Im­por­tance of aca­demic and skill-ori­ented train­ing

New Straits Times - - Business - The writer is chief ex­ec­u­tive officer of the Malaysia Au­to­mo­tive In­sti­tute.

A QUICK scan of re­ports on­line shows that in the most ad­vanced coun­tries, the per­cent­age of pop­u­la­tion with a bach­e­lor de­gree or higher was be­tween 21 and 47 per cent in 2013.

In­ter­est­ingly, car-pro­duc­ing na­tions such as Ger­many and Italy recorded univer­sity de­gree at­tain­ment at only 28 and 21 per cent, re­spec­tively. Yet, these are na­tions with the most recog­nis­able mar­ques in the world — many as­so­ci­at­ing own­er­ship of their prod­ucts as sym­bols of suc­cess.

While the val­ues of the ter­tiary ed­u­ca­tion sys­tem are un­de­ni­able, the tech­no­log­i­cal break­throughs within the coun­tries men­tioned above are not con­tri­bu­tions of grad­u­ates alone.

There are var­i­ous routes to suc­cess, and more im­por­tantly, they are re­quired to en­sure na­tion-build­ing is im­ple­mented suc­cess­fully.

Univer­sity ed­u­ca­tion fo­cuses mostly on deep the­ory and knowl­edge. Those that take this route are ex­pected to master not only fun­da­men­tal con­cepts, but also a wide range of ad­vanced sub­jects that cater holis­ti­cally to a par­tic­u­lar sub­ject.

Due to time lim­i­ta­tions, nat­u­rally there would less em­pha­sis on hands-on tech­ni­cal skills. For ex­am­ple, an en­gi­neer­ing grad­u­ate may know the math­e­mat­i­cal in­tri­ca­cies of weld­ing, yet strug­gle when han­dling a weld­ing gun. He or she will know what needs to be done, yet can­not be ex­pected to per­form the task at hand.

The job of com­plet­ing this would be for the trained hands of the skilled welder. This per­son would not ex­pect to be “be­stowed” with a univer­sity scroll, but would need cer­ti­fi­ca­tion from a skills train­ing in­sti­tute that would give him the hand, eye and body co­or­di­na­tion as well as stamina to sew sheets of metal to­gether while with­stand­ing im­mense heat and fly­ing sparks.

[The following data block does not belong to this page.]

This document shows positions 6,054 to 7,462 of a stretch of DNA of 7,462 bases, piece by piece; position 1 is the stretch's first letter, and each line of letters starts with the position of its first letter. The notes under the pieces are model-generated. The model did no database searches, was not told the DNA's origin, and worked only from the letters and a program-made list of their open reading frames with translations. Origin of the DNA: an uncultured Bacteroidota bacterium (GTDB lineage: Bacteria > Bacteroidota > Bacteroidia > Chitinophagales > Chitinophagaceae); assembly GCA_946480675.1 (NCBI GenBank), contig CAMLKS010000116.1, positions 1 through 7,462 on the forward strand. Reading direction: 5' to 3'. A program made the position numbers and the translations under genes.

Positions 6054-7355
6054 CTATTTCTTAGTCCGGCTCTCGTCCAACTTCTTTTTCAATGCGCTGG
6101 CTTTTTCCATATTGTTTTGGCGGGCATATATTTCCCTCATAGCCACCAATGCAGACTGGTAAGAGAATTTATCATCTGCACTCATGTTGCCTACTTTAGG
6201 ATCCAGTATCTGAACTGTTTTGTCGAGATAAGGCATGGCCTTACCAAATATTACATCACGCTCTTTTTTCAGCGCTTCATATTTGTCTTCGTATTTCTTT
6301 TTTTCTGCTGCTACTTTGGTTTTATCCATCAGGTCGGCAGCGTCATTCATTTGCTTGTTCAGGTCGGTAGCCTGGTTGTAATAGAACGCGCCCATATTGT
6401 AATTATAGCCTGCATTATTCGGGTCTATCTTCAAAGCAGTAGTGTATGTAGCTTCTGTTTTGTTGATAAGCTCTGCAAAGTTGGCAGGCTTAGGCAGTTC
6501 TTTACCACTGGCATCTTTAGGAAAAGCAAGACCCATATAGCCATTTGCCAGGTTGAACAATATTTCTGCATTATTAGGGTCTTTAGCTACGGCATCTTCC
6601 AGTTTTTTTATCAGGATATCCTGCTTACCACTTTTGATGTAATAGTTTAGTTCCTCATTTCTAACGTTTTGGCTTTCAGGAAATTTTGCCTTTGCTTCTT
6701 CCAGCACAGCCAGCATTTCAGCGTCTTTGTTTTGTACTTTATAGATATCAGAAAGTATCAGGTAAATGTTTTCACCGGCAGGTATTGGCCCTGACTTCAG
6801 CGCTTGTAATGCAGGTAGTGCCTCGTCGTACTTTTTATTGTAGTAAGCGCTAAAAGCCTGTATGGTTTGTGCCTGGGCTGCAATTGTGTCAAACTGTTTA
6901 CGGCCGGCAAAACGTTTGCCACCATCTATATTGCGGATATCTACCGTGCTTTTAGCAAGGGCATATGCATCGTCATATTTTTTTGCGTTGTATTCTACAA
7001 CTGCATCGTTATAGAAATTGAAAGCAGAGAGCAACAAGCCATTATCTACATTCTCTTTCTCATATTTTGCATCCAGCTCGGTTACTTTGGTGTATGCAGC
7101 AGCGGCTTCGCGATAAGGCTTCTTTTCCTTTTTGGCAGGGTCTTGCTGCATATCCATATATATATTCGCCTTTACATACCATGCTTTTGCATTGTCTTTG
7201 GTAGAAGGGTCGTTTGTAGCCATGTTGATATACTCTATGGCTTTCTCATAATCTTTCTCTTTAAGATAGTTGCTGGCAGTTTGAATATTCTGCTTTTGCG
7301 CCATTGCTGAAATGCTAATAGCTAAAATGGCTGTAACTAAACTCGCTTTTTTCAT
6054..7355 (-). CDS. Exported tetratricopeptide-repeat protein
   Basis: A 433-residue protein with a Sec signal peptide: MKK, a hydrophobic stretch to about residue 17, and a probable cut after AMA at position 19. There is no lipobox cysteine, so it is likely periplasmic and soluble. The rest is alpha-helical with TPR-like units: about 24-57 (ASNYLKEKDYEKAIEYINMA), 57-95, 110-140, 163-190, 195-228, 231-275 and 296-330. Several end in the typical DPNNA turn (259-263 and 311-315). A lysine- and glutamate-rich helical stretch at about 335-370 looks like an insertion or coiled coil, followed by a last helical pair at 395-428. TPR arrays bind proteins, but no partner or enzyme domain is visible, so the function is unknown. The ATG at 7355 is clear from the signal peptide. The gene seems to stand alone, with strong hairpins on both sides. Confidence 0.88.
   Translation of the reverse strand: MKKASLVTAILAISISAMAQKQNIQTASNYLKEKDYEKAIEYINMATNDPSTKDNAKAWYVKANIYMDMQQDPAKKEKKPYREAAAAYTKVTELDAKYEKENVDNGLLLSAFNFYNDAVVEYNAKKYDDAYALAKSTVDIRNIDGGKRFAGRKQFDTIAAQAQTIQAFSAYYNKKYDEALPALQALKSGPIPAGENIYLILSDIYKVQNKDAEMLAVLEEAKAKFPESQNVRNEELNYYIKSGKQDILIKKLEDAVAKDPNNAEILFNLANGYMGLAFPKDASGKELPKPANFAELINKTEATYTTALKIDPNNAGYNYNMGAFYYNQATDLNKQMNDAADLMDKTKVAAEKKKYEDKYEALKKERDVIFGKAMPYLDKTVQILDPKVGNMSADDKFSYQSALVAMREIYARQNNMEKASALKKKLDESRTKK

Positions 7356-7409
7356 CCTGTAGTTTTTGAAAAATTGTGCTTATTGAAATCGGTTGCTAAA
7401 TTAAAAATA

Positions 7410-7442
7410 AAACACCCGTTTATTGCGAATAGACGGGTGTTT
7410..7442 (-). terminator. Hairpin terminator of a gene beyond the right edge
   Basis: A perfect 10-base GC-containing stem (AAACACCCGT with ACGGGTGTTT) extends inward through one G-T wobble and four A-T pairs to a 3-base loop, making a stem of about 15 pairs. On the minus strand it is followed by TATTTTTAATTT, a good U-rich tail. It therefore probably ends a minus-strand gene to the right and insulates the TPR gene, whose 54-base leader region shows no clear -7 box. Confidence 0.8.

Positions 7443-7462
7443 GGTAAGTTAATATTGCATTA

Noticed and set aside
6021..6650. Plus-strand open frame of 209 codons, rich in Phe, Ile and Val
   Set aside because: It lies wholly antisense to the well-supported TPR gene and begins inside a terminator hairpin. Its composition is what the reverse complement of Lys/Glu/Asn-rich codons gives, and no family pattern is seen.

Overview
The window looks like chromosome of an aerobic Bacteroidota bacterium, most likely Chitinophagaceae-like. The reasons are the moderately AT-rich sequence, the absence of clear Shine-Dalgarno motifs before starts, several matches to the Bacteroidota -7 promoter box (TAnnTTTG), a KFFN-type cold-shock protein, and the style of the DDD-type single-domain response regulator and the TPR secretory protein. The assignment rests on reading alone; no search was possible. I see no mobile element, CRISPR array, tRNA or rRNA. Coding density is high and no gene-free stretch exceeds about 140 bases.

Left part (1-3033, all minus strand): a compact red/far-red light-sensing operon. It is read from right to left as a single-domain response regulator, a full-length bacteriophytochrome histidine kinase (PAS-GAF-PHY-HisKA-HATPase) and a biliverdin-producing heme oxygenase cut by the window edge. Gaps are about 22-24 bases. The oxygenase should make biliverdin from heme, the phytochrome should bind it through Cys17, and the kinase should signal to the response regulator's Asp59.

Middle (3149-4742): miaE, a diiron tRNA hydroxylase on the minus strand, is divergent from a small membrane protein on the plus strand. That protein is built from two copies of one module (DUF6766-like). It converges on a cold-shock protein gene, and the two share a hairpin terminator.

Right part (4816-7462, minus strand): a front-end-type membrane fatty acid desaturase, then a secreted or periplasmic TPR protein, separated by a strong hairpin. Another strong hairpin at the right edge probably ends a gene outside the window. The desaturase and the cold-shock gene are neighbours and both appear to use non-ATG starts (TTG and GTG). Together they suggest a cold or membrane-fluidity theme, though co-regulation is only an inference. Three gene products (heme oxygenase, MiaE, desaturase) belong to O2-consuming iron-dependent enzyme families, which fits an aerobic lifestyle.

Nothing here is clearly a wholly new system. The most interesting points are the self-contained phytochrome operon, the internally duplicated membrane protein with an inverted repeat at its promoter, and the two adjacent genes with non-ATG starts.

By now we should have re­alised that both aca­demic and hand­son tal­ent must co-ex­ist to com­plete a job — lead­ing to an ac­tual sales trans­ac­tion of high value.

Un­for­tu­nately, we seem to glo­rify the for­mer, and place less value on the other. It is time to change this per­spec­tive.

By the time this ar­ti­cle is read, 434,535 reg­is­tered SPM can­di­dates would have re­ceived their re­sults.

While we con­grat­u­late those who have done well, it is equally im­por­tant to guide the morale of those who are less for­tu­nate with their re­sults. School ex­ams should no longer be seen as bench­marks of suc­cess, but rather an align­ment of ca­reer op­tions.

No mat­ter the re­sult, it should at worst sig­nal our ca­reer paths. Each in­di­vid­ual has their own strengths and weak­nesses, there­fore be al­lowed to freely fol­low a path that max­imises their strengths.

Most im­por­tantly, we should not al­low our­selves and those around us to kill our spir­its in the face of fail­ure. As men­tioned in the pre­vi­ous ar­ti­cle, la­bels of fail­ure are only true if the in­di­vid­ual ac­cepts them.

In ad­vanced na­tions, skills are rev­ered and re­ceived equal, and some­times big­ger re­mu­ner­a­tion due to the years spent build­ing and de­vel­op­ing mas­tery in a par­tic­u­lar skill.

These in­di­vid­u­als with skills are known as crafts­men, and not just mere gen­eral work­ers.

As the au­to­mo­tive in­dus­try pro­gresses fur­ther, I as­sure you that we will need more or both – aca­demics and skilled prac­ti­tion­ers. Each day, new tech­nolo­gies are cre­ated, with prod­ucts and pro­cesses of much higher com­plex­ity.

In the next part of this se­ries, we will dis­cuss the ca­reer op­por­tu­ni­ties that cur­rently ex­ist for both aca­dem­i­cally- and skill-ori­ented in­di­vid­u­als.

“It is fine to cel­e­brate suc­cess, but at the same time heed the lessons of fail­ure”.

carpro­duc­ing na­tions such as Ger­many and Italy recorded univer­sity de­gree at­tain­ment at only 28 per cent and 21 per cent, re­spec­tively.

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